Greece plans belatedly to launch a tender for part of its stake in betting group OPAP by March, as part of a 50 billion euro ($66 billion) privatization program to cut its crippling debts.
While the government had agreed with its lenders — the European Central Bank, the European Union and the International Monetary Fund — to sell its 34 percent stake in OPAP last year, the sale was pushed back due to the country’s deepening debt woes.
With a debt burden of around 360 billion euros — about a fifth more than its GDP — Greece needs to show its lenders it is taking steps to implement reforms to secure further financial aid.
“The target is to launch the tender in the first quarter,» the chairman of Greece’s privatization agency, Ioannis Koukiadis, told Reuters on Monday.
OPAP, which has a total market capitalization of about 2.3 billion euros, said on Friday that Greece had transferred 29 percent of its holding to its privatization agency.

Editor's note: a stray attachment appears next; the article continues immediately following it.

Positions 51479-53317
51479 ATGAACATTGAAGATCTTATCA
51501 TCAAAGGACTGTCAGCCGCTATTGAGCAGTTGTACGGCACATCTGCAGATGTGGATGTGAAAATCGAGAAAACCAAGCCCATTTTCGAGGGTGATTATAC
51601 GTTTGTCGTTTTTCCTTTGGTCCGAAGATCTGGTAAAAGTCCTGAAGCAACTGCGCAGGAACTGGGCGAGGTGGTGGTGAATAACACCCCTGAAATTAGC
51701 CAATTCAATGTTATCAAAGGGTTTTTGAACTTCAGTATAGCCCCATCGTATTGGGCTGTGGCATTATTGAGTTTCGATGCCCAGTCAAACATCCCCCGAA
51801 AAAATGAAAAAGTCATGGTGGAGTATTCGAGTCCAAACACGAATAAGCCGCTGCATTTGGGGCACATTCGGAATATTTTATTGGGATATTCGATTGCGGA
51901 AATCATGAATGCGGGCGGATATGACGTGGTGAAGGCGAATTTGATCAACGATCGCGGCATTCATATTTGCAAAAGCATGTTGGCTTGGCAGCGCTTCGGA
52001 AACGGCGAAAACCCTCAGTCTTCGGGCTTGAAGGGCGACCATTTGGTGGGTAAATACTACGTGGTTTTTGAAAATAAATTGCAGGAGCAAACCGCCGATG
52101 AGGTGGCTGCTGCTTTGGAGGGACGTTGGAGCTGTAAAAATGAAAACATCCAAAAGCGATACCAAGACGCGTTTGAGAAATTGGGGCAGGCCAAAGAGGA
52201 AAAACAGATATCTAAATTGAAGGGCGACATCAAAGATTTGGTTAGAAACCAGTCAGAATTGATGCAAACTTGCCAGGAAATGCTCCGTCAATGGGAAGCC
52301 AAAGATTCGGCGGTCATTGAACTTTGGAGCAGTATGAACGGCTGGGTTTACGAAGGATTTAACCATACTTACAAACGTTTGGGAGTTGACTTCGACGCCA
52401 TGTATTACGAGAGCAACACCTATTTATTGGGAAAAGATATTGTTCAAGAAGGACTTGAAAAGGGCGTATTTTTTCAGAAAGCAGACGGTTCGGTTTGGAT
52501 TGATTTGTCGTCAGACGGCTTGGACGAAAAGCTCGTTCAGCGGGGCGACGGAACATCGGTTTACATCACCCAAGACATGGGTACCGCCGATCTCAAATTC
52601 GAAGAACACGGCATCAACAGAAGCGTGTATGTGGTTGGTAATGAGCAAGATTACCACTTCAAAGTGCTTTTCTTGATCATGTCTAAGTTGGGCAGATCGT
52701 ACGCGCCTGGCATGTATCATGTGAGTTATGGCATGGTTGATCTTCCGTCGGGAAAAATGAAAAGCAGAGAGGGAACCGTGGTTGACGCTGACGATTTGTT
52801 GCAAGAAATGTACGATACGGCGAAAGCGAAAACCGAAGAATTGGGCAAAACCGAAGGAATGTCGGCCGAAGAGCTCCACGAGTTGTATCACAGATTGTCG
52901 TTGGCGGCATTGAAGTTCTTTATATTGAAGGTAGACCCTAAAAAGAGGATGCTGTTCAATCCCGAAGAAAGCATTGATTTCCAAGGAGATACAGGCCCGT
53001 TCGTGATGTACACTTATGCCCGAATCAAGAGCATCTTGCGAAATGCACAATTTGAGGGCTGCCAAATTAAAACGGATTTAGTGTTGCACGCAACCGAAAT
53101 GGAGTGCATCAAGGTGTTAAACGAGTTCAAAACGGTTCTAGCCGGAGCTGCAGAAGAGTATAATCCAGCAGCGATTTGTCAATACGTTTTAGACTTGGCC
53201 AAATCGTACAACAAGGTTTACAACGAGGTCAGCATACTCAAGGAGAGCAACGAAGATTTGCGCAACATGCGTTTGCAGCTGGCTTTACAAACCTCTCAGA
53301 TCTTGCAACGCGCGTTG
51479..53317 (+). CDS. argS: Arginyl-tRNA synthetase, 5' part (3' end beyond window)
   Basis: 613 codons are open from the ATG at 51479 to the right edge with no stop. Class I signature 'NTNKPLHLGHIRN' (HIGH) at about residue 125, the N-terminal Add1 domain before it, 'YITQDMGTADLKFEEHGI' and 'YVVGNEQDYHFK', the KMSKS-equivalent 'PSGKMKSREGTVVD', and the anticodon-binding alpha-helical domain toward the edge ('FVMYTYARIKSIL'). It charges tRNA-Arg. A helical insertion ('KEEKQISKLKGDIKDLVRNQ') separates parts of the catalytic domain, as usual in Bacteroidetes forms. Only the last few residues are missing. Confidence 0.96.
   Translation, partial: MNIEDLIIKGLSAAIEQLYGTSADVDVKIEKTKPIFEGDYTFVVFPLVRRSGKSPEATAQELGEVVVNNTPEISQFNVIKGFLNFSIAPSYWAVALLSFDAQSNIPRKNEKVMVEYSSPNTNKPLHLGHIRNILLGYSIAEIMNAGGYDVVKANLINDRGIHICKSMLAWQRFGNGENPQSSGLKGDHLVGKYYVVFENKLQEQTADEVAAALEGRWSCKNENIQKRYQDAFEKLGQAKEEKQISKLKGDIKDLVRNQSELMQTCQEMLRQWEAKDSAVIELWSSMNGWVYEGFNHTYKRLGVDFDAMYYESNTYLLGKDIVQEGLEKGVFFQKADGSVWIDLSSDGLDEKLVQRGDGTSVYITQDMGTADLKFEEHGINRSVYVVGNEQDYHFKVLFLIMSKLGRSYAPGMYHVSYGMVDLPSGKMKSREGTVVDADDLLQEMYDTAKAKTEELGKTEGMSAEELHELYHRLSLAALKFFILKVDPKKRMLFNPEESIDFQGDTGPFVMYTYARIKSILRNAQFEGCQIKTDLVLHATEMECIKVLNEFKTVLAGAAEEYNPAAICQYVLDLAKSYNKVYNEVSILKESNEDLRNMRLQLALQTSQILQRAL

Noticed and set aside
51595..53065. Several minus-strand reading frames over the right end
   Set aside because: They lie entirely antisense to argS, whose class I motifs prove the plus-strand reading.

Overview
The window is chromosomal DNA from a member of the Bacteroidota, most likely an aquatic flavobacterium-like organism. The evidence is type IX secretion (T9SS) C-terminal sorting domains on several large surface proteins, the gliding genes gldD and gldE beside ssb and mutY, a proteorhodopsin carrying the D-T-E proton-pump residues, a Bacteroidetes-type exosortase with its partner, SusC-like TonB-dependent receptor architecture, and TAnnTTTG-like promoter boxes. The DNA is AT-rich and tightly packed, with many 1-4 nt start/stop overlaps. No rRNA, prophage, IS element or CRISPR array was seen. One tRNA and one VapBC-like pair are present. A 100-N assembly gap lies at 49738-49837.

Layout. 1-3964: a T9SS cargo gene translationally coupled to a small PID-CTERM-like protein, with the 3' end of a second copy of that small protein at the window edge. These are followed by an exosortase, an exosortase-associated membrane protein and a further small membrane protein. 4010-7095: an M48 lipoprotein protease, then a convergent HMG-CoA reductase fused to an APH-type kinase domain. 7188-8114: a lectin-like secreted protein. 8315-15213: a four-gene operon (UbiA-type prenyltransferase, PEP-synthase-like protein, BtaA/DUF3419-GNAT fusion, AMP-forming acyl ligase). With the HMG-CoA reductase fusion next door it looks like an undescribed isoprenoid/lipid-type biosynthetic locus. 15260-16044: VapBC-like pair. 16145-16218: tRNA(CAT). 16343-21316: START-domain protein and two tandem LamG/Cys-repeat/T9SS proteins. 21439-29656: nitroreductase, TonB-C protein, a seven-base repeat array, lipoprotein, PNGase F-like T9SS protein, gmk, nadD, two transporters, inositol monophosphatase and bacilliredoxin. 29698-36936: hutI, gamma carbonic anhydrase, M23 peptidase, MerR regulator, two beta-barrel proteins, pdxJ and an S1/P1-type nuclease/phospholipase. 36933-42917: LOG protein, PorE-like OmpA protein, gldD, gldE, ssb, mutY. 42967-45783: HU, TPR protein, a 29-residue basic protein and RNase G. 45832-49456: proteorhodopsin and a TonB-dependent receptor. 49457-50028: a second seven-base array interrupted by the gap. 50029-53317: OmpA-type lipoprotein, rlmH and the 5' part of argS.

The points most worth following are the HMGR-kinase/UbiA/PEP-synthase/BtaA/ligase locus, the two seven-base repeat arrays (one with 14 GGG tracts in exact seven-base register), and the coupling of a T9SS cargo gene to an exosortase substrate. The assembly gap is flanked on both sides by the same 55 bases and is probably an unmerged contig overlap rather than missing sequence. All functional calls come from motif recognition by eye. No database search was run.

Koukiadis declined to say when the sale was expected to be completed.
“There are a series of issues involved in the completion (of the sale) which are not time-bound,» Koukiadis said. «I want to believe we won’t have any problems as there is strong interest.”
Greece secured just 1.7 billion euros from privatizations last year, less than half of a revised target of 4 billion euros.
It had promised the EU and the IMF it will raise another 9.3 billion euros this year by selling state assets such as buildings and stakes in oil refinery Hellenic Petroleum and gas companies DEPA and DESFA. [Reuters]
However, Koukiadis said this target was not achievable and the agency was now aiming for 4.7 billion euros. It also depends on whether Greece clinches a debt swap deal (PSI) with private creditors and secures a new rescue package to avoid a chaotic default.
“No asset can be tendered if the PSI and the bailout deal are not concluded,» he said. [Reuters]